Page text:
Day 12, Temples 24-26, 32km

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So the ‘closed’ school I stayed at last night wasn’t so closed! Cars began to arrive just as I was getting into my sleeping bag and some kind of sports training started in the gym, about 20 metres from where I was lying. I fell asleep to the kids shouting, “ichi, ni, san, shi, go” (one, two, three, four, five).

I tossed and turned all night thinking about wild boars, venomous centipedes, spiders and everything else that could attack me while I slept. I wanted to be tucked up safe in my mummy sleeping bag but it was so hot inside it I dared to have my arms out.

I was up at 5am, charged my phone at the power socket I found outside the building (handy!) and left on my way to Temple 24, the first temple in Kochi prefecture and the first temple I would have visited in 4 days.

It was a cool morning and the sunrise over the sea was stunning. As soon as the sun is out the temperature skyrockets so it was nice to have an hour or so with the cool breeze.

I continued walking along the coast to the cape with beautiful sea views, then turned inland and up a mountain to Temple 24. It was nice to be back at a temple and to do the rituals.

25 and 26 were all within a few kilometers of each other and I now had to think about where to sleep the night because 27 was another 20km away but I wasn’t going to make it there today… Ideally a ‘Michi no Eki’ would have been perfect (roadside services stop) because they usually have a hut, toilets and free wifi! … There wasn’t one for another 30km… In fact there really wasn’t anything; no huts, no paid accommodation… I was going to be outside again so I chose a shrine on the map and started to walk there.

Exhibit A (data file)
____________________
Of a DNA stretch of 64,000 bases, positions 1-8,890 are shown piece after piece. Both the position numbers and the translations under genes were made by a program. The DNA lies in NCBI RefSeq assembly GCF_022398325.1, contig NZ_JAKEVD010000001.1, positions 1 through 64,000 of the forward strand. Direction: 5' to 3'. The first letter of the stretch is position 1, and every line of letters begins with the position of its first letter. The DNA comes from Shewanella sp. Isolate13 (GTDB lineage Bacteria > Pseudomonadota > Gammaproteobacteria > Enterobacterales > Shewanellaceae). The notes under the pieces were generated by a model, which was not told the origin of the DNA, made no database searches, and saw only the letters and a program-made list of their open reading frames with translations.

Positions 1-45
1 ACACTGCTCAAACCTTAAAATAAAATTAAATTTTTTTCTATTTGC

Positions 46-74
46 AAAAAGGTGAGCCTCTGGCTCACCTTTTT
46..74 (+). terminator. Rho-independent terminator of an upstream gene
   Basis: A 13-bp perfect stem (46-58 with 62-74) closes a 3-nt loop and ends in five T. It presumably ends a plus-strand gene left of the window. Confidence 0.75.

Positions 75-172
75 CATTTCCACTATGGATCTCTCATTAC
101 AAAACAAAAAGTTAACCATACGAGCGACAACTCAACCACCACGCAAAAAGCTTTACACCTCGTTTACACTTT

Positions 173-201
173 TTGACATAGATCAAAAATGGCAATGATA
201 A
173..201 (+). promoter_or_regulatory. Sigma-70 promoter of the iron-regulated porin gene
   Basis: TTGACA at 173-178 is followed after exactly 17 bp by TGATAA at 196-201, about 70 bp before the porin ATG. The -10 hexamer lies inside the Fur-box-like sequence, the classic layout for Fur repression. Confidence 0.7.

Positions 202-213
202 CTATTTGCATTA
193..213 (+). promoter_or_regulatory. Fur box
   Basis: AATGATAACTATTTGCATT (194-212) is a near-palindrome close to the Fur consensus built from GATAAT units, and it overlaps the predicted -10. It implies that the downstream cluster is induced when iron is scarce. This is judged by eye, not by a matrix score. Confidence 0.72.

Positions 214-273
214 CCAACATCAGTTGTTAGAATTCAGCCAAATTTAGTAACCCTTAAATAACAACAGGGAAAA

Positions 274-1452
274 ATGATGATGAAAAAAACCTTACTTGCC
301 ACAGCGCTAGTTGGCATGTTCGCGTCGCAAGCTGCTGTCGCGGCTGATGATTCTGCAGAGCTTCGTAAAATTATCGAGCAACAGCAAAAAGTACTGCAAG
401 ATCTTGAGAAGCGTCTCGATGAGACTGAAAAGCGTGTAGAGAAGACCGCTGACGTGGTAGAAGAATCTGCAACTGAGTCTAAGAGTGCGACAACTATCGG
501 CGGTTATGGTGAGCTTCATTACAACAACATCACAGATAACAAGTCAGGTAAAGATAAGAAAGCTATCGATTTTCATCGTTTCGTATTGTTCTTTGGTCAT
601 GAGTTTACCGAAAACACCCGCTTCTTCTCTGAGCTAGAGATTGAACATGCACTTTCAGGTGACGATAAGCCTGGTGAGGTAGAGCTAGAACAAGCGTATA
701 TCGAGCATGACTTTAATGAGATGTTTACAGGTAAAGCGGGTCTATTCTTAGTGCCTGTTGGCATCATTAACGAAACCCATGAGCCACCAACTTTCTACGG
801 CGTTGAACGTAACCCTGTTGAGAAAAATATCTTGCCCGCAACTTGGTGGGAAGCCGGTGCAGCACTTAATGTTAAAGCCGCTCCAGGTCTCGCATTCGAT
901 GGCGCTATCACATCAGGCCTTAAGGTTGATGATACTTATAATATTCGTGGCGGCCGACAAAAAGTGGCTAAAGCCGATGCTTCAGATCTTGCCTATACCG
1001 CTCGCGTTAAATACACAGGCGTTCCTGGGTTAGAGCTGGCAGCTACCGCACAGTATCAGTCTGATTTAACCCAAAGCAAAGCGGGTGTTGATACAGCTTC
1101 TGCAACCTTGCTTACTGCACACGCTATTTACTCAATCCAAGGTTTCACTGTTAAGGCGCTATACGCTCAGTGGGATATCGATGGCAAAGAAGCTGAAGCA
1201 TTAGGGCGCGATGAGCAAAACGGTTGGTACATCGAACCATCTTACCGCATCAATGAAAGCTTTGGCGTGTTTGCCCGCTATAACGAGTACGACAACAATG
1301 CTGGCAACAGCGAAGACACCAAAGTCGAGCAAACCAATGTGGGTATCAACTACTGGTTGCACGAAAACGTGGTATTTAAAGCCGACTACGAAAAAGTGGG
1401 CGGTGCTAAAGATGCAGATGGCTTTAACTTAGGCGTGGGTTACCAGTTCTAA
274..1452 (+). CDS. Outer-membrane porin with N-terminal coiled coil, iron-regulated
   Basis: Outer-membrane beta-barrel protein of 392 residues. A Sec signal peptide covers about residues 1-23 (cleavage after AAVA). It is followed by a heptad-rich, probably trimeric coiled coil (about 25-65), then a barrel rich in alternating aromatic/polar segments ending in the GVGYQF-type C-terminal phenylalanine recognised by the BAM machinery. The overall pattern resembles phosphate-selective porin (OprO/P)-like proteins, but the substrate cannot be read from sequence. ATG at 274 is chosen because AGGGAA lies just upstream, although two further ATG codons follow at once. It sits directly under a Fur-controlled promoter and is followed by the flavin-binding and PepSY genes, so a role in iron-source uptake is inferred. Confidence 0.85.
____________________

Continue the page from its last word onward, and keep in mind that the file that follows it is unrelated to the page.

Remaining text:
I bumped into Patrick and we both had the shrine in mind so we walked together but when we found it, we were surprised at how small and in the open it was. Usually, like temples, they’re in the mountains or surrounded by trees, but this one was surrounded by houses on all sides and was just one tiny building. It was already getting dark and our map didn’t offer any alternatives for many kilometers, so our choice was either to sleep against the sea wall on the other side of the road, or outside the shrine under a very small awning. We decided on the awning in case it rained overnight. There was a toilet nearby and a convenience store, so we bought some dinner and ate it on the concrete before falling asleep outside again.

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